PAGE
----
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How Jenny got 'instant' relief from 'toxic' illness half all Aussie workers face

Jenny Inhof quit her job after suffering intense anxiety she's not alone, with more than half of Aussie workers experiencing burnout in 2023.

Sydney woman Jenny Inhof faced a dark and debilitating internal battle every day as a “toxic” illness caused her to experience anxiety, fatigue, insomnia and poor mental health, resulting in complete exhaustion.

It’s not a rare disease that made Inhof go from a bubbly and positive person to to one riddled with stress and anxiety, but burnout - an issue impacting 54 per cent of Aussie employees due to intense demands from bosses, toxic office culture or poor work-life balance.

The fashion industry is known to be “quite catty and unsupportive” and the marketer said her 10-year tenure in the field left her feeling stressed, run down and "isolated".

“It was more a mental battle, I would say, which manifested into physical symptoms,” the 31-year-old told Yahoo Finance.

Woman wears a white dress.
Jenny Inhof quit her job in the fashion industry after experiencing burnout. (Source: Supplied)

“It was really affecting my mental health and anxiety was a very normal thing for me back then.”

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Jenny - who was getting sick far more often than usual - said she knew she was “good at her job” but her team became smaller when there were redundancies and cutbacks, and the pressure started to build to a point where she had to walk away.

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The relief was “instantaneous” and her anxiety dissipated overnight.

Now running her own Shopify web design company, Just Create It Digital, employing staff and sourcing a large number of clients globally through freelance workspace Fiverr, Inhof said she earns 125 per cent more than she did before. She can take home from $150 for small projects to $10,000 for larger ones.

Burnout a 'particular issue' post-pandemic

While lockdown was particularly tough – with already stressed working parents forced to juggle full-time jobs with homeschooling – data suggests burnout has actually worsened post-pandemic as companies streamline, reduce staff and introduce office mandates after four years of remote or hybrid working.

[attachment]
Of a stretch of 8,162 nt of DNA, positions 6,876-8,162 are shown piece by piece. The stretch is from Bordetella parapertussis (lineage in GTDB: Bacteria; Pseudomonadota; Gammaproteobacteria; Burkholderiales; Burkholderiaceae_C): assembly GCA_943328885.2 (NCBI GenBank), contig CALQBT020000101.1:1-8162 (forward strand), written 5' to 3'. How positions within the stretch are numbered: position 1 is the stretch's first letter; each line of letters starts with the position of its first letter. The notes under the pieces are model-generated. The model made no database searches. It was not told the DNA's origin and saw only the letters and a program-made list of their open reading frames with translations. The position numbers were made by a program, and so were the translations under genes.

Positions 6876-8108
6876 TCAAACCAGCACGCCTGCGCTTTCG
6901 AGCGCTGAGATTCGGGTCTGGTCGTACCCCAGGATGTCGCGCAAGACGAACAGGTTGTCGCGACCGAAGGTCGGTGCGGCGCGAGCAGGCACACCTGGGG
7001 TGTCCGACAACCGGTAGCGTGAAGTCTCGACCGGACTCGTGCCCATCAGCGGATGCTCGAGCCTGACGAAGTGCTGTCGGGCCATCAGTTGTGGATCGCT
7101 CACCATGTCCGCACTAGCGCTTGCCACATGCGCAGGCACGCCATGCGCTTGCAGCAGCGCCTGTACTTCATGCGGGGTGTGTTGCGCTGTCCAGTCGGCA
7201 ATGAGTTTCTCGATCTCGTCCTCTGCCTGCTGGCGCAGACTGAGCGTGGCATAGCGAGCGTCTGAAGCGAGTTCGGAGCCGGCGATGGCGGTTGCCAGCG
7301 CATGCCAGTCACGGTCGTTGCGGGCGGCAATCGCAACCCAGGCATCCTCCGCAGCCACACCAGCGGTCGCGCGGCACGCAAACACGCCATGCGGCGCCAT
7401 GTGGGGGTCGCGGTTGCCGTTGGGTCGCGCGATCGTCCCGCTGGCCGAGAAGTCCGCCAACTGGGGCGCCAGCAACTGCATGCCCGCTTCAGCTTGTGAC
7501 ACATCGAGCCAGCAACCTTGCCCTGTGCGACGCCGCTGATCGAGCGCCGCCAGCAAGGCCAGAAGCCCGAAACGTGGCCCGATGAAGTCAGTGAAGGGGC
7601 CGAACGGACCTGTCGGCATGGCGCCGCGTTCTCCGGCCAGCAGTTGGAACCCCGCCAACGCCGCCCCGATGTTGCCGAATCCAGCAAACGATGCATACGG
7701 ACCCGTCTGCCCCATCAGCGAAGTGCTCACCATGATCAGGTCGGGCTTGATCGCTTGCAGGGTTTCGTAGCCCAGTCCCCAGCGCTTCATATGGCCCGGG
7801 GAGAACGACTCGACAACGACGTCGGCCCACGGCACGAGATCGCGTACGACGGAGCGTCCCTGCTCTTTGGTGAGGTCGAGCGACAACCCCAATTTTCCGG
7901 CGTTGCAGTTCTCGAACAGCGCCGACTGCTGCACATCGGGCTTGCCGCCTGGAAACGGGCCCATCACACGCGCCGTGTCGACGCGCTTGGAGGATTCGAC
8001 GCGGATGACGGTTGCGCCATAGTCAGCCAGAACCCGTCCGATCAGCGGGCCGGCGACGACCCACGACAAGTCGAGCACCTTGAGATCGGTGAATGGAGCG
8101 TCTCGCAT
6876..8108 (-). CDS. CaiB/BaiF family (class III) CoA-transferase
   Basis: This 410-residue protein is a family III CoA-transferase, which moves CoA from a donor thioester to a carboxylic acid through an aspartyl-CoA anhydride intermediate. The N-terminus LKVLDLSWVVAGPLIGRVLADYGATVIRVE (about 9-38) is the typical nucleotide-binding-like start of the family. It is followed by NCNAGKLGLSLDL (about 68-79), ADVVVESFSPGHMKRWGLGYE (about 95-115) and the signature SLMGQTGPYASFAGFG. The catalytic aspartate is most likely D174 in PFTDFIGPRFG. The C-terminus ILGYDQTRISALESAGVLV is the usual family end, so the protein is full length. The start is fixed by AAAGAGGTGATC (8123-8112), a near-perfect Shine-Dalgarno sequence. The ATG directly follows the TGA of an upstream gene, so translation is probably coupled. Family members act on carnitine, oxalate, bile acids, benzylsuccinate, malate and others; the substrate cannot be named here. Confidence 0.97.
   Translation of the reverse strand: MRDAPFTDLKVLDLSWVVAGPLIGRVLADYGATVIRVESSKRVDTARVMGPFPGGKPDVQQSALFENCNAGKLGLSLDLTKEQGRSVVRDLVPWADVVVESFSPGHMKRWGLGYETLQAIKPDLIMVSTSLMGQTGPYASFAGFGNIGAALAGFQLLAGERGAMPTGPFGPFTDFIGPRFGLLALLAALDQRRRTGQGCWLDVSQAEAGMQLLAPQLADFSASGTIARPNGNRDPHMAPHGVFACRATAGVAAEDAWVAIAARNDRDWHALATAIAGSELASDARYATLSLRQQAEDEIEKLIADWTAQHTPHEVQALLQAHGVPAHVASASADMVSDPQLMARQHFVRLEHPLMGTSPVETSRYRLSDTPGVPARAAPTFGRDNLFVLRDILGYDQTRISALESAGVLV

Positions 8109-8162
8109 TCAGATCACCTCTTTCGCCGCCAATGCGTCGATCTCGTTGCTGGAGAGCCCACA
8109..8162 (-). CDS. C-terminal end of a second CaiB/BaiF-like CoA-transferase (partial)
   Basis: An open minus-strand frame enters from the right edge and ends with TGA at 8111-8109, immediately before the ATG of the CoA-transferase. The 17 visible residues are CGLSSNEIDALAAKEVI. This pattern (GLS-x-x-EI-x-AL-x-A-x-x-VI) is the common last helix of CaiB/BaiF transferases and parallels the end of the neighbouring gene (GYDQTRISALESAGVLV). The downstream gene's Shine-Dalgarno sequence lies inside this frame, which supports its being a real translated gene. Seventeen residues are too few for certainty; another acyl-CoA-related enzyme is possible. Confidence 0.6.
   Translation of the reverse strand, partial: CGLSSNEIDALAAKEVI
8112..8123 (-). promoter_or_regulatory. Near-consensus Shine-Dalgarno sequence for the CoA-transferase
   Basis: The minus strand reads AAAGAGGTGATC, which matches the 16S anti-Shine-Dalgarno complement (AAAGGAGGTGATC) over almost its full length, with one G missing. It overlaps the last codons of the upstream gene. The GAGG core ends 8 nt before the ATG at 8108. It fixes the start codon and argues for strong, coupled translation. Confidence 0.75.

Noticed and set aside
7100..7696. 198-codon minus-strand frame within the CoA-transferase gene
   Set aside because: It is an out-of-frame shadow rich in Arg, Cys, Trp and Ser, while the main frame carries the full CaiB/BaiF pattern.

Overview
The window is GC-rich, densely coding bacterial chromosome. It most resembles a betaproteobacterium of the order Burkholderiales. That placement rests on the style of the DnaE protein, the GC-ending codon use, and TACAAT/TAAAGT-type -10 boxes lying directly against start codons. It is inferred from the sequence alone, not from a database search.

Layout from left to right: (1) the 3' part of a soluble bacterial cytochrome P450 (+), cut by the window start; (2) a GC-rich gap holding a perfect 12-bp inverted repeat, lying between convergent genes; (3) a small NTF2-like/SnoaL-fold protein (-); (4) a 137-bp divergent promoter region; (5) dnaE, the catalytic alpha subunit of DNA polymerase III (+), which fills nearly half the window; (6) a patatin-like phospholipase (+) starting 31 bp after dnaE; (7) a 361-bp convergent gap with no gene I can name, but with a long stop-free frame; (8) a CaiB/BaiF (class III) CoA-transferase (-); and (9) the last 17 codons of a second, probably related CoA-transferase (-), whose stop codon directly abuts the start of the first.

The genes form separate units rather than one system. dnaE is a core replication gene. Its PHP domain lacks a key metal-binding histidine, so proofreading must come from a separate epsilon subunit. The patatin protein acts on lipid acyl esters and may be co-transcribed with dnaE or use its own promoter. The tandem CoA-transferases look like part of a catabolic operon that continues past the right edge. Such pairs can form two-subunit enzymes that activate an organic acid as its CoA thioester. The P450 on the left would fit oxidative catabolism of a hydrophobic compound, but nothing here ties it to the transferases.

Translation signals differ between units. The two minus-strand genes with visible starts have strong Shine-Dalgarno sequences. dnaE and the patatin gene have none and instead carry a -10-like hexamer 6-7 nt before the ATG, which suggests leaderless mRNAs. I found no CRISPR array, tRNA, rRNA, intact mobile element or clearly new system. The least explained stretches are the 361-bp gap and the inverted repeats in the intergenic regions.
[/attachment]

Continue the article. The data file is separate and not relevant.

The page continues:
According to Fiverr’s Australian community manager Oliver Woolrych, 2023 was particularly tough on the workforce as employees were forced back to full-time onsite roles which had seen a rise in absenteeism, "quiet quitting", burnout and people leaving office-based jobs altogether, a trend he saw as set to continue.

A composite image of a blonde woman, one holding the strings of a swing and the other holding a handbag.
Inhof said the relief when she left her stressful work in fashion was 'instantaneous'. Source: Instagram

“Burnout is proving to be a particular issue post-pandemic,” he told Yahoo Finance. “For years people have shaped their lives around the promise of remote and hybrid working, whether that be moving further away from the major cities or taking on additional child care responsibilities.

“However, return to office mandates are promising to unravel this, leading to a pile of extra stresses for workers across the country. With many companies choosing to streamline their workforce and a cost of living crisis making life harder outside of work, it’s easy to see why burnout is at such high levels.”

Woolrych said Fiverr research found more than half – 54 per cent – of Aussie employees experienced burnout or mental health challenges due to work last year, while 62 per cent of full-time workers said this had reduced their productivity.

Cost-cutting, toxic workplaces behind burnout

“Intense workloads (47 per cent), toxic company culture (38 per cent), and a lack of time for leisure and personal activities (36 per cent) were stated as the biggest reasons for burnout,” he said.

“These often result from employers trying to cut costs – a trend we saw heavily in 2023 due to the poor economic environment – staff shortages and unrealistic expectations from managers.”

Woolrych told Yahoo Finance any practice that “disturbed the mental wellbeing of employees” contributed to a “toxic workplace”.

“Some of the key themes I have noticed are bullying and harassment, micromanagement, poor conflict resolution and unfair treatment,” he said. “These behaviours weaken trust, impede productivity and generate discontent among staff.”

Jenny Inhof (left) and Oliver Woolrych (right). Source: Fiverr
Jenny Inhof (left) now runs her own company after experiencing burnout which affects 54 percent of workers, according to Fiverr's Oliver Woolrych (right). Source: Fiverr

He said many Aussies – particularly Gen Z and Millennials who, according to Fiverr's stats, experienced greater levels of burnout at 64 per cent, compared to Gen X and Boomers at 40 per cent – intended to “take back control” of their working lives, with 32 per cent of Aussies planning to change jobs in 2024.

“As burnout from traditional 9-5 roles increases, more workers are turning to freelancing as an alternative,” Woolrych said.

“Fiverr research found that 58 per cent of Australians are planning to continue or start freelancing in 2024 to help improve their mental health, with flexibility and autonomy also listed as major motivators.

“These trends suggest that freelancing is evolving to a more mainstream way of working, driven by the desire for improved well-being.”

If you are concerned about the mental health of yourself or a loved one, seek support and information by calling Lifeline 13 11 14, Mensline 1300 789 978, or Kids Helpline 1800 551 800.

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